Before joining the EEB Frontiers Master’s Program, Ivan Monagan spent several summers as an undergraduate researcher at a National Audobon Society research ranch in Arizona studying Slevin’s Bunchgrass Lizards. The resulting abstract was selected as the example to follow this year by the Emerging Researchers National Conference in STEM – out of 750 abstracts. At the conference, he tied for first place in the Oral Presentation Award in Biological Sciences for “Support for the Inverse of Bergmann’s Rule in Slevin’s Bunchgrass Lizard.”

Monagan’s research was done at the Appleton-Whittell Research Ranch 65 miles southeast of Tucson, Ariz. “Our research addressed the application of Bergmann’s Rule to Slevin’s Bunchgrass Lizard, Sceloporus slevini, in southeastern Arizona,” he explained. “The rule’s application is considered controversial in ectotherms (an organism, such as a reptile, that relies on external heat sources), because it posits that organisms should get larger in cooler climates to conserve heat. However, larger size slows an ectotherms ability to absorb heat in a cooler climate. Our study supports the converse of Bergmann’s rule and provides insight into the potential impact of climate change on the plight of a broad variety of organisms. Data analysis via MiniTab statistical software and analysis of study sites via Garmin Global Positioning Systems are implemented in the development of our conclusions.”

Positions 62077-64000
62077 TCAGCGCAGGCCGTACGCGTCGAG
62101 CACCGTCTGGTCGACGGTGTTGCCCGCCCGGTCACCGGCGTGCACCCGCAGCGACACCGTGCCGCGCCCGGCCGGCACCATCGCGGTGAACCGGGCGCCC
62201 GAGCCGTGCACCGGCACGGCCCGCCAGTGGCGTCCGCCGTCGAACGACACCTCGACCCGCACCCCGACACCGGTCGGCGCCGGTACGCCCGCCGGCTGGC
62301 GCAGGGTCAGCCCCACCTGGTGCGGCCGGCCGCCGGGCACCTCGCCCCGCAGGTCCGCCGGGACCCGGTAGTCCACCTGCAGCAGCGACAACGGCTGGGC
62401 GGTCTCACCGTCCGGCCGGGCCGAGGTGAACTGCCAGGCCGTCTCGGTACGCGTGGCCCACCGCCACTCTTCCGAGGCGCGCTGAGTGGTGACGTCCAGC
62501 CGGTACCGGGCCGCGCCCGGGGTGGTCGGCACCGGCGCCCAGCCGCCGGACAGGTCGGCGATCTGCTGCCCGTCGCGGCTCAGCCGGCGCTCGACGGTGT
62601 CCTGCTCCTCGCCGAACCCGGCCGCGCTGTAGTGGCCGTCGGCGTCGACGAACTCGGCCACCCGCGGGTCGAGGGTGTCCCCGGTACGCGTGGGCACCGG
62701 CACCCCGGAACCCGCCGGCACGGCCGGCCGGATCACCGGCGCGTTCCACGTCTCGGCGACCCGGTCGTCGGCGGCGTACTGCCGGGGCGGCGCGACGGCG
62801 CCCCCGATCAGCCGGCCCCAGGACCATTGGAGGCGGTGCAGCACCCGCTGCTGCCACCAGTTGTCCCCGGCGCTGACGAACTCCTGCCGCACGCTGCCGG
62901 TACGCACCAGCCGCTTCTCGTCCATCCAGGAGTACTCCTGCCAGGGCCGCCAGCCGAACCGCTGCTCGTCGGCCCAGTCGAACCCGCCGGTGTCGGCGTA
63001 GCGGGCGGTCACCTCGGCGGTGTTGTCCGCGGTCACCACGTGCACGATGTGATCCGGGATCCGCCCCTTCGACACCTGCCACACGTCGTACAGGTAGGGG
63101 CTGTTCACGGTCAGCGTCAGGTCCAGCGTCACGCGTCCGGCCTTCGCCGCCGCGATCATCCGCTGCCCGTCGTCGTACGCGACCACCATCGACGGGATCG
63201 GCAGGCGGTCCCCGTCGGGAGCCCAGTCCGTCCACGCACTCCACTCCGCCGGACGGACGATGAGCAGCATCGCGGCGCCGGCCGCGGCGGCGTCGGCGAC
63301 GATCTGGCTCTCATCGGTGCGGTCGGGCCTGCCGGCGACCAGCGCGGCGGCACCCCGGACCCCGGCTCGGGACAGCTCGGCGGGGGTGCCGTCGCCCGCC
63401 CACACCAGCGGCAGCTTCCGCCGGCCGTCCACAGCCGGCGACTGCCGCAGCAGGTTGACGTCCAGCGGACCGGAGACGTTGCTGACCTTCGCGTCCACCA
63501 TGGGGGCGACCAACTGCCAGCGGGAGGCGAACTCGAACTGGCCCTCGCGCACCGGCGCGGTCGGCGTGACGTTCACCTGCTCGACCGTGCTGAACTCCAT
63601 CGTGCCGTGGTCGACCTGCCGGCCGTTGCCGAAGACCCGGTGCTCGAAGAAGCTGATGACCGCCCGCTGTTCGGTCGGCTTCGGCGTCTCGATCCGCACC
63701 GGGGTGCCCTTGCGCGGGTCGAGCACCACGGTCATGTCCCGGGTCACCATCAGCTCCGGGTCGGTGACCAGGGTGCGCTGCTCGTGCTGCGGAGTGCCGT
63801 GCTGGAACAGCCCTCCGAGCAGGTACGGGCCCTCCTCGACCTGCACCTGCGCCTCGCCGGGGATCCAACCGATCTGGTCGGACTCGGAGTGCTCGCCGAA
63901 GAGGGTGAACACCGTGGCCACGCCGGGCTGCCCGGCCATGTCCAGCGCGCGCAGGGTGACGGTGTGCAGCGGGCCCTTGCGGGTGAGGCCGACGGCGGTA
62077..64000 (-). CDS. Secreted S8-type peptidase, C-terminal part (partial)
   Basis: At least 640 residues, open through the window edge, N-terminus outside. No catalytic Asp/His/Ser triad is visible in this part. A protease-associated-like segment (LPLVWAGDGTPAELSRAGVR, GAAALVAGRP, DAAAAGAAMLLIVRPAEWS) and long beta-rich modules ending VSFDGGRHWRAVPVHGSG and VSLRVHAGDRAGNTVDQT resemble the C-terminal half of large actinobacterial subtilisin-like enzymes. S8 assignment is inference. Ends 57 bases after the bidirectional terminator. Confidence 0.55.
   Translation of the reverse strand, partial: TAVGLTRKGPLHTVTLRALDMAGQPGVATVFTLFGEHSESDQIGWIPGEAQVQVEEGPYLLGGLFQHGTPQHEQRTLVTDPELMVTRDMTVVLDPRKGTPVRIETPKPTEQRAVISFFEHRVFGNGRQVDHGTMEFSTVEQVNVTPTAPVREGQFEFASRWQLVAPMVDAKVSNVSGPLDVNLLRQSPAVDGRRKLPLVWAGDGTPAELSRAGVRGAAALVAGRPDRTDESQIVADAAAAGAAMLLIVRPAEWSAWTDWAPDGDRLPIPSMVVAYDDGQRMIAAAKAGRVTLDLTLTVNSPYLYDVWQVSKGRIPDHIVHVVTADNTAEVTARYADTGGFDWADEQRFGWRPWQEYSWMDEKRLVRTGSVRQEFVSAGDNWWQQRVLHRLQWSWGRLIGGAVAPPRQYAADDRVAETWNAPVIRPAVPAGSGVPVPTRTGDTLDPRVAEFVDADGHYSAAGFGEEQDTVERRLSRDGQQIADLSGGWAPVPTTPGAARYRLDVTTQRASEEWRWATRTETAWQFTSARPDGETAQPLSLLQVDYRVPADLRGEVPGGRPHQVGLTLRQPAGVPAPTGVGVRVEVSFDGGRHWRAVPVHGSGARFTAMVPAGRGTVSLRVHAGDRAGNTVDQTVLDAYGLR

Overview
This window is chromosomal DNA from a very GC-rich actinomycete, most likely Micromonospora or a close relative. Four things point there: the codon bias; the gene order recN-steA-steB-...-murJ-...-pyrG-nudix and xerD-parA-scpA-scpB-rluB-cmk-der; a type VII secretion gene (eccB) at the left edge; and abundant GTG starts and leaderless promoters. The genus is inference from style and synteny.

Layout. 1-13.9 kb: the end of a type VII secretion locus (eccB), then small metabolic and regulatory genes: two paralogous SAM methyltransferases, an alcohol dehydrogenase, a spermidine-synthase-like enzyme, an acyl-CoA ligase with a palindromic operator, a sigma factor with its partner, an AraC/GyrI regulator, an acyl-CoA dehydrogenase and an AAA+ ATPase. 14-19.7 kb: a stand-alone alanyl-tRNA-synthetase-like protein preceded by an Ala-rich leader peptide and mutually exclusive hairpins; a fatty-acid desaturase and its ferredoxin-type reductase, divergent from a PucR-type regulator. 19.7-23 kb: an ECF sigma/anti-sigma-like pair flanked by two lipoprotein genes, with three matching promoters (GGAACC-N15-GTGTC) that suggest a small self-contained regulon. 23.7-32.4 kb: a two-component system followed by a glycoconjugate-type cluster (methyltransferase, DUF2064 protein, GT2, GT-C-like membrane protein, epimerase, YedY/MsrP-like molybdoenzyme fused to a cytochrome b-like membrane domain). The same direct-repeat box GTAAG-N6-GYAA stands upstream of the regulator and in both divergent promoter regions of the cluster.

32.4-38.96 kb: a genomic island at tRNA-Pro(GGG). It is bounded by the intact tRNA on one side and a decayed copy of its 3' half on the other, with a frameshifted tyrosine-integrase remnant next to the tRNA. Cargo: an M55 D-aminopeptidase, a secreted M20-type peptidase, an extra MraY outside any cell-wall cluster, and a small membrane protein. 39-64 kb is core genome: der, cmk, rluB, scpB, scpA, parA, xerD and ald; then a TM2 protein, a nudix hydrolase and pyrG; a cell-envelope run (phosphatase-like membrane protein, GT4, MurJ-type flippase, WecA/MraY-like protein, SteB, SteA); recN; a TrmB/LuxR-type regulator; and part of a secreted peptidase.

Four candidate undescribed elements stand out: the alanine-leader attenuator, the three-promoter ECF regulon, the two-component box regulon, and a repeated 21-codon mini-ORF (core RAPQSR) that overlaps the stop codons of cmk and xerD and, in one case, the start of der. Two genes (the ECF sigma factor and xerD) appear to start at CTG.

The Emerging Researchers National Conference in STEM was sponsored by the National Science Foundation and the American Association for the Advancement of Science. Monagan received his bachelor of science degree from Virginia State University. His paper coauthor is Christian d'Orgeix, VSU. The paper is currently being submitted for publication.